by Jerry Thackray

As the 'Bridges To Babylon' tour reaches Oklahoma, the world's greatest rock'n'roll band gear up for a heated debate with the honky tonk woman of the '90s. Take it away Keith Richards, Ronnie Wood and Sheryl Crow... Keith Richards made the front page of The Mirror the other week. Live on Radio 1, the less mature of the Gallagher brothers [Liam, of Oasis] offered him, Mick and George Harrison outside for a fight.

"Yeah?" muses Keith in a hotel room in Oklahoma. "The Irish bitch? He wanted a punch-up? Oh yeah, I heard about that. Sorry I couldn't make it. I was in Missouri."

[Keith:] "He's invited me for a punch up."
"Wait," says Sheryl Crow. "Why wasn't I invited?"
Richards sighs heavily.

The idea behind this story was simple. How many times do you suppose the Rolling Stones have been interviewed? It must go into five figures. Why not spice it up a little, get some other musicians involved? In October, the Stones played a few dates in America with support from Sheryl Crow -- an artist whose latest (second) album has been compared by many critics to the Stones' classic 'Exile On Main Street'.

'Sheryl Crow' is populated by a similar cast of characters to those who once romped through Stones' songs like 'Rip This Joint' and 'Sweet Virginia': gun-toting outlaws wearing "teen perfume behind the knees", behaving with a certain boozy belligerence, a celebratory craziness. "I'd like to watch the sun come up in a stranger's arms," she drawls on 'Home', like she's angling for a bit part in 'Shine A Light'. Loud guitars, big suspicions. The whole album has a bluesy resonance and grace seldom heard in white music.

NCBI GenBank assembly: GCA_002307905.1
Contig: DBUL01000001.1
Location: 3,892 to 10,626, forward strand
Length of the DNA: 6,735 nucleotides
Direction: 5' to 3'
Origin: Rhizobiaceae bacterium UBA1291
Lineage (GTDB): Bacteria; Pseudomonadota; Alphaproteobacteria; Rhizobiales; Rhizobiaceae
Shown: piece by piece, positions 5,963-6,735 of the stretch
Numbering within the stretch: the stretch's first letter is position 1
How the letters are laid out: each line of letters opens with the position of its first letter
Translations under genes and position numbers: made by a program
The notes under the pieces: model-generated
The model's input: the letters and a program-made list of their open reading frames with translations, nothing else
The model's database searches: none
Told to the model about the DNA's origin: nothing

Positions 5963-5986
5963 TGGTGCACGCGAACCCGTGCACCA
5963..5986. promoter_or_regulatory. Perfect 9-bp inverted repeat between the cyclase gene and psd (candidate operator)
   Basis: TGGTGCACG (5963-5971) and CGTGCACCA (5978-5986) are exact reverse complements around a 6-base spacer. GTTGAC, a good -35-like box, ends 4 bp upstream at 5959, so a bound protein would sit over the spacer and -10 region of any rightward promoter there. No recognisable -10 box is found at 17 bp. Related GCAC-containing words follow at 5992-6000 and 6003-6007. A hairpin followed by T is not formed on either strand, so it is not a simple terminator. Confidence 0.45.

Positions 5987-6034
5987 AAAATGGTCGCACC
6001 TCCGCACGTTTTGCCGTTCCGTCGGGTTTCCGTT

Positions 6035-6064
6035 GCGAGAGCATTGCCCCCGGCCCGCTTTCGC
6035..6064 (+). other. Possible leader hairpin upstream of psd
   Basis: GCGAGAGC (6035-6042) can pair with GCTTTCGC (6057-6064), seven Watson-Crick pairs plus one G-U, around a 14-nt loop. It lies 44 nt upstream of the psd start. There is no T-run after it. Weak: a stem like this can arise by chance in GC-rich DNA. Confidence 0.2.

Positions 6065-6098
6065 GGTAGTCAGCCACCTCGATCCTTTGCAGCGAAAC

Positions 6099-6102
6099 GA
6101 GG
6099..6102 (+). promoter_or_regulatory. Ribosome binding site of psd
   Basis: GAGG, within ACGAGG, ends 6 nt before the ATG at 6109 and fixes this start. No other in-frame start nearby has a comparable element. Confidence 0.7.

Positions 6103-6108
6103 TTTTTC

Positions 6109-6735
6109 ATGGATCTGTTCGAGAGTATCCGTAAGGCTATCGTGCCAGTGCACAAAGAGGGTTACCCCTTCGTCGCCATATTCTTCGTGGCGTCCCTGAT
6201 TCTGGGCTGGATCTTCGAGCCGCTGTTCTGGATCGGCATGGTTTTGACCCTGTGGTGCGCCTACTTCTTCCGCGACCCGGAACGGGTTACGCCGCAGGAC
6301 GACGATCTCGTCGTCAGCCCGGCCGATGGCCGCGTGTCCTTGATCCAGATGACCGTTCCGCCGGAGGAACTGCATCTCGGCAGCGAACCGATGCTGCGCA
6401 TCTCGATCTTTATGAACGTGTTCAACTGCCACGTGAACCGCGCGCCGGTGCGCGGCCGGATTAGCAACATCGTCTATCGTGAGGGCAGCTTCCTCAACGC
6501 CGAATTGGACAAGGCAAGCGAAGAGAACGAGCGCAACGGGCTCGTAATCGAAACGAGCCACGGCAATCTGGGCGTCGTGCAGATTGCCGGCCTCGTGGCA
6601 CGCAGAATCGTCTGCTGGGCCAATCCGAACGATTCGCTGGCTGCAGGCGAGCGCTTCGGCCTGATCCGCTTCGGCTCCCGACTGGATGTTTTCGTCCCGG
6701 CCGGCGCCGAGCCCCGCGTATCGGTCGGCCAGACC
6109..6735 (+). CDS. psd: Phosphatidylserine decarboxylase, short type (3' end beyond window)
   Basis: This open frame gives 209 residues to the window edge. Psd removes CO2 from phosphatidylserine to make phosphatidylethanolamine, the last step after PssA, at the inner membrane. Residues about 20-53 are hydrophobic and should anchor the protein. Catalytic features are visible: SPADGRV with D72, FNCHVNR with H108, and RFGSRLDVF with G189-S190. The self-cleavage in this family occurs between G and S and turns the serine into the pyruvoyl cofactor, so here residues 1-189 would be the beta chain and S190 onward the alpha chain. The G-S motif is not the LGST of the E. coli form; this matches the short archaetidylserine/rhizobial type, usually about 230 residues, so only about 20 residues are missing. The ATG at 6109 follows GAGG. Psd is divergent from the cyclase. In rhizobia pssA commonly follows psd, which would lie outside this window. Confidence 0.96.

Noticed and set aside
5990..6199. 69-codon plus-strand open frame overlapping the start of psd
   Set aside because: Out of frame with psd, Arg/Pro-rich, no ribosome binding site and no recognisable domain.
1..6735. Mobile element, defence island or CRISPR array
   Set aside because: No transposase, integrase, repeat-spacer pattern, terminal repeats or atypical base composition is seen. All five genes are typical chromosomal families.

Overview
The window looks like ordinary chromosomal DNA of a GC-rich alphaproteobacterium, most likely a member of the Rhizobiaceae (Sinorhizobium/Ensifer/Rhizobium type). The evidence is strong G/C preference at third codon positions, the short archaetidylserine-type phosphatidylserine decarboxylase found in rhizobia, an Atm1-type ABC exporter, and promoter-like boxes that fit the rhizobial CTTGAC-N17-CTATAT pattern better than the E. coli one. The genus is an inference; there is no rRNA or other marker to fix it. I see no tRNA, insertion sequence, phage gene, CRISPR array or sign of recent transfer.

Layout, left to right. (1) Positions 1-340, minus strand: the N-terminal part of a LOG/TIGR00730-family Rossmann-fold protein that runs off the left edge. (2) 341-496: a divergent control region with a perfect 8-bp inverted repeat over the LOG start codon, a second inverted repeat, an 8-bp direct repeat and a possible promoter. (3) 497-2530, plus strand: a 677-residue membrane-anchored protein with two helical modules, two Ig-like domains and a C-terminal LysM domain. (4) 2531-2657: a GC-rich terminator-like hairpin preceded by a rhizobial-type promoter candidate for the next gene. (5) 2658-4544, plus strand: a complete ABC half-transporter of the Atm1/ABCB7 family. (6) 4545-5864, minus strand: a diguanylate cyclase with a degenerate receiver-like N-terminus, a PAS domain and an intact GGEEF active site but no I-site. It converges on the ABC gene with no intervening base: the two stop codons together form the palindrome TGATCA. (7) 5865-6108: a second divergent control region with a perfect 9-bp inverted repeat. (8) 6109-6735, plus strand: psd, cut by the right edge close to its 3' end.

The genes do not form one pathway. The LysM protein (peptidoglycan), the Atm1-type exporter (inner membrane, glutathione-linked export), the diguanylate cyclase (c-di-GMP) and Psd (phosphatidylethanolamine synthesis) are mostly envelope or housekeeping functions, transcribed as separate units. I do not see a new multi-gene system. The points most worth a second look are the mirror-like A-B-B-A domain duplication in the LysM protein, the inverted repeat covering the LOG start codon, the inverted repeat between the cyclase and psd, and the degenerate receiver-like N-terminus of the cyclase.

The next step was obvious: bring Sheryl together with her main musical influences Keith Richards and Ronnie Wood, so they can discuss fame, the blues and...whatever the hell else takes their fancy. You think we're gonna argue with Keith Richards?

[Ronnie:] "I believe that when your number's up, it's up. I believe in fate. But if I get a bad feeling getting on a plane, I won't fly.
"When we flew over to America for rehearsals for this tour," he continues, "Dodi was two seats in front of us. A week later, he's dead! You know Jo [Ron's wife] used to go out with Dodi?"

"Do you have to tell the entire nation?!" the guilty party exclaims. "I went out with Dodi before I went out with you. Thank you very much!"

"What it all goes to show," says Sheryl wisely, "is that flying is safer than driving."
There's a commotion in the corridor outside. Keith Richards stumbles into the room, clutching a glass of something alcoholic, followed by his security man.

"Come and be closer," Sheryl Crow tells Ronnie Wood as she nestles up to him on the sofa to make room for Keith.

The scene is set thus. French windows overlook an Oklahoma City skyline that's frankly disheartening: a handful of distant skyscrapers and endless freeways, interspersed by the odd mall. A table filled with drinks is set between VOX on one side and the three co-conspirators on the other. Every now and then, a joint rolled by the able fingers of Mr Keith Richards passes hands. Ice clinks in glasses.

Frequently, Ronnie leans over to kiss Sheryl. Sheryl, still in make-up and leather trousers from the VOX cover shoot, looks like anyone's idea of serious rock chick material. No disrespect to her undoubted musical talent, but you can see why Michael Jackson picked her as his main backing singer for his 'Bad' tour. And Ronnie -- good old Ronnie, as large, languid, leery and louche as Pan himself -- Ronnie cannot believe his luck.

[Keith talking about the blues]
"I'm from down Memphis," begins Sheryl. "My only references were straight out of Memphis and Chicago."
"You are?" asks Ronnie, surprised, planting a kiss on her cheek.